6.  Severe level three, abdominal and respiratory: Headache, loss of smell, loss of appetite, cough, fever, hoarseness, sore throat, chest pain, fatigue, confusion, muscle pain, shortness of breath, diarrhea, abdominal pain

It’s important to note that researchers looked at one strain of COVID-19—not any potential mutations beings explored outside of this study. Despite this being the same virus, study co-author Claire Steves, PhD, a clinical senior lecturer at King's College London, tells Verywell that COVID-19 "appears to present differently in different people.”

SARS-CoV-2, the virus that causes COVID-19, “can get into a whole range of different cell types, not only respiratory cells,” Steves says. As a result, it can cause brain symptoms like confusion, skin symptoms like a rash, and respiratory symptoms like a cough, she explains. “The immune response each of us has to [COVID-19] is different, which also contributes to different presentations,” she says.

Which Types of COVID-19 Are Most Serious?

Once they identified the different clusters of symptoms, the researchers conducted an analysis to see what falling into one of these clusters meant for a patient’s treatment.

The researchers discovered that only 1.5% of people in cluster 1, 4.4% of people in cluster 2, and 3.7% of people in cluster 3 required some kind of breathing support. But those numbers jumped up for people in the other clusters. 8.6% of those in cluster 4, 9.9% of those in cluster 5, and 19.8% in cluster 6 needed either supplemental oxygen or to be put on a ventilator.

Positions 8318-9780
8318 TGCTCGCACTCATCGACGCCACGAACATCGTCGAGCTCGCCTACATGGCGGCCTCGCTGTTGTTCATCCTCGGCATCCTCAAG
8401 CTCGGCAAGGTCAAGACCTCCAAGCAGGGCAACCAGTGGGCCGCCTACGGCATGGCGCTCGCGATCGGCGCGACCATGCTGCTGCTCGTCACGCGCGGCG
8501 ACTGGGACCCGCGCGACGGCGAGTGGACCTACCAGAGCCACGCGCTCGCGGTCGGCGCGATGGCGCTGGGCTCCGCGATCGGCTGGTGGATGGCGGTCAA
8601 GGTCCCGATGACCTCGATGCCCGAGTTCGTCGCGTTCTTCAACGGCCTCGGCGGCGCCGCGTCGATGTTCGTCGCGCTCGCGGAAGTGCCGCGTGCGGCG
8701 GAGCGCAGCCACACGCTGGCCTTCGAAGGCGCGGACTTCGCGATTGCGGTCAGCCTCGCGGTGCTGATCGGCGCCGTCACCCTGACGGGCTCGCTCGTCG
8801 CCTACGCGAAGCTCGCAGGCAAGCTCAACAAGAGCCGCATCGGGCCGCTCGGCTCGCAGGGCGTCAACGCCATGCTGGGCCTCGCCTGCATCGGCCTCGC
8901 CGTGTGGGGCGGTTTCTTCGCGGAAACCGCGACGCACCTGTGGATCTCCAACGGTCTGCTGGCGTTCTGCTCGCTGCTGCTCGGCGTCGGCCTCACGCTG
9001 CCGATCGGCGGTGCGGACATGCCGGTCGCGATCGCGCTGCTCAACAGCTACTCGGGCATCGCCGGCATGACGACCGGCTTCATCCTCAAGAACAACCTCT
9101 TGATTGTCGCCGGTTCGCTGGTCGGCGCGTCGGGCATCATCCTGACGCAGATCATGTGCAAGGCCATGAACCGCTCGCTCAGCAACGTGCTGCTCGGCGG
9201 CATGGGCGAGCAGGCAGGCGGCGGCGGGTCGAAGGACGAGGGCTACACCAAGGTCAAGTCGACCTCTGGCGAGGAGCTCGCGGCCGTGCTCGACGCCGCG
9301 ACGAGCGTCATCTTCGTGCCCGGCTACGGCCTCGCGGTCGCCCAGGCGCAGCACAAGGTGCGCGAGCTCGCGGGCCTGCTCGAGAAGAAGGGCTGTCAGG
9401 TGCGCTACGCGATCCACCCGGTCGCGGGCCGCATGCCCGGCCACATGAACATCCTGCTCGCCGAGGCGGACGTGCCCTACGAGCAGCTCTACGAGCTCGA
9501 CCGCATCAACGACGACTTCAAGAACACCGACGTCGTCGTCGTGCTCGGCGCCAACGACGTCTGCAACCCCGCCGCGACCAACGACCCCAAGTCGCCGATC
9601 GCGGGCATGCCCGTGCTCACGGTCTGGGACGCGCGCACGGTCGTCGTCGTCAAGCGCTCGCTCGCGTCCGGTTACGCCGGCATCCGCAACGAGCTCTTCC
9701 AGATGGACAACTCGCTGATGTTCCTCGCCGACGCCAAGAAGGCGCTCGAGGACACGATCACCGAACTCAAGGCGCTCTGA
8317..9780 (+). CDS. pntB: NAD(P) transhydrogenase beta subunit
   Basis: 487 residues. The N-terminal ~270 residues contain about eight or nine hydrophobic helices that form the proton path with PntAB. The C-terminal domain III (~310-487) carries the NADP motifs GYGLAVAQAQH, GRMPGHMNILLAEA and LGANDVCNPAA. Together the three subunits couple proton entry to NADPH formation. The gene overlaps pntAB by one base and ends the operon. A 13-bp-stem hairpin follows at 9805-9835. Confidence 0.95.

Nearly half of the patients in cluster 6 ended up in the hospital, but only 16% of people in cluster 1 had the same experience.

In general, the researchers found that people in clusters 4, 5, and 6 were more likely to be high risk for COVID-19—they were older and frailer, and more likely to have pre-existing conditions like diabetes, lung disease, or obesity.

How Can This Help People With COVID-19?

To learn about the real-life implications of their data, researchers created a model that combined information about the patient’s age, sex, body mass index (BMI), and pre-existing conditions with the symptoms they experienced over the first five days of their illness. Based on those factors, the researchers were able to predict which “type” of COVID-19 a patient had and their risk of developing a serious case of illness.